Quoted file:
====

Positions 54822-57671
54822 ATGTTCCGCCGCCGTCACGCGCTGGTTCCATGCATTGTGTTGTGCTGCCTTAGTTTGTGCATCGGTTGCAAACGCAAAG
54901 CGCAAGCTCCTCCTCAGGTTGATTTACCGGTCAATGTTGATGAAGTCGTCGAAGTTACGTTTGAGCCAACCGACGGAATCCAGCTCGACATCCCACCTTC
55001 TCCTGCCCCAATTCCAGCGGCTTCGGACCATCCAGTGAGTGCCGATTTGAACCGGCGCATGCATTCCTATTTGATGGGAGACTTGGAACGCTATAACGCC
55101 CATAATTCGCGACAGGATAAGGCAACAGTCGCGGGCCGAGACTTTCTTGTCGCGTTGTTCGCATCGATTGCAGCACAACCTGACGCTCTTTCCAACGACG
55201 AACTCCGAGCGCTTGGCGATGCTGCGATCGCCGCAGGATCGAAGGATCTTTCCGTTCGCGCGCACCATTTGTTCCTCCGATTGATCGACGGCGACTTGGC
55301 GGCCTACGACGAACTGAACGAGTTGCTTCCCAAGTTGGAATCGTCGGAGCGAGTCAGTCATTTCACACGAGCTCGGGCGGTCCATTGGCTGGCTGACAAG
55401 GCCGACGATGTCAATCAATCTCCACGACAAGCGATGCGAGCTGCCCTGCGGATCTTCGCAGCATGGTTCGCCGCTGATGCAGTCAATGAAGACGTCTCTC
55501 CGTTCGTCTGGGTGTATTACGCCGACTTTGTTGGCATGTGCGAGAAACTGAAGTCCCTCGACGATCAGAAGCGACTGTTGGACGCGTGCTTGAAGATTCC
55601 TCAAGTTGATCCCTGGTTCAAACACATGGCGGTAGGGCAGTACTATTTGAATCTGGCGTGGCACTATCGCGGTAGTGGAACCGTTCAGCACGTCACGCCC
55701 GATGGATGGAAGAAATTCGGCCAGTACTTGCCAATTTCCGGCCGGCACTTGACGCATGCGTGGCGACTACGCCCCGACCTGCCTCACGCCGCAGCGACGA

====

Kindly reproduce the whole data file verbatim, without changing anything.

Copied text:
Positions 54822-57671
54822 ATGTTCCGCCGCCGTCACGCGCTGGTTCCATGCATTGTGTTGTGCTGCCTTAGTTTGTGCATCGGTTGCAAACGCAAAG
54901 CGCAAGCTCCTCCTCAGGTTGATTTACCGGTCAATGTTGATGAAGTCGTCGAAGTTACGTTTGAGCCAACCGACGGAATCCAGCTCGACATCCCACCTTC
55001 TCCTGCCCCAATTCCAGCGGCTTCGGACCATCCAGTGAGTGCCGATTTGAACCGGCGCATGCATTCCTATTTGATGGGAGACTTGGAACGCTATAACGCC
55101 CATAATTCGCGACAGGATAAGGCAACAGTCGCGGGCCGAGACTTTCTTGTCGCGTTGTTCGCATCGATTGCAGCACAACCTGACGCTCTTTCCAACGACG
55201 AACTCCGAGCGCTTGGCGATGCTGCGATCGCCGCAGGATCGAAGGATCTTTCCGTTCGCGCGCACCATTTGTTCCTCCGATTGATCGACGGCGACTTGGC
55301 GGCCTACGACGAACTGAACGAGTTGCTTCCCAAGTTGGAATCGTCGGAGCGAGTCAGTCATTTCACACGAGCTCGGGCGGTCCATTGGCTGGCTGACAAG
55401 GCCGACGATGTCAATCAATCTCCACGACAAGCGATGCGAGCTGCCCTGCGGATCTTCGCAGCATGGTTCGCCGCTGATGCAGTCAATGAAGACGTCTCTC
55501 CGTTCGTCTGGGTGTATTACGCCGACTTTGTTGGCATGTGCGAGAAACTGAAGTCCCTCGACGATCAGAAGCGACTGTTGGACGCGTGCTTGAAGATTCC
55601 TCAAGTTGATCCCTGGTTCAAACACATGGCGGTAGGGCAGTACTATTTGAATCTGGCGTGGCACTATCGCGGTAGTGGAACCGTTCAGCACGTCACGCCC
55701 GATGGATGGAAGAAATTCGGCCAGTACTTGCCAATTTCCGGCCGGCACTTGACGCATGCGTGGCGACTACGCCCCGACCTGCCTCACGCCGCAGCGACGA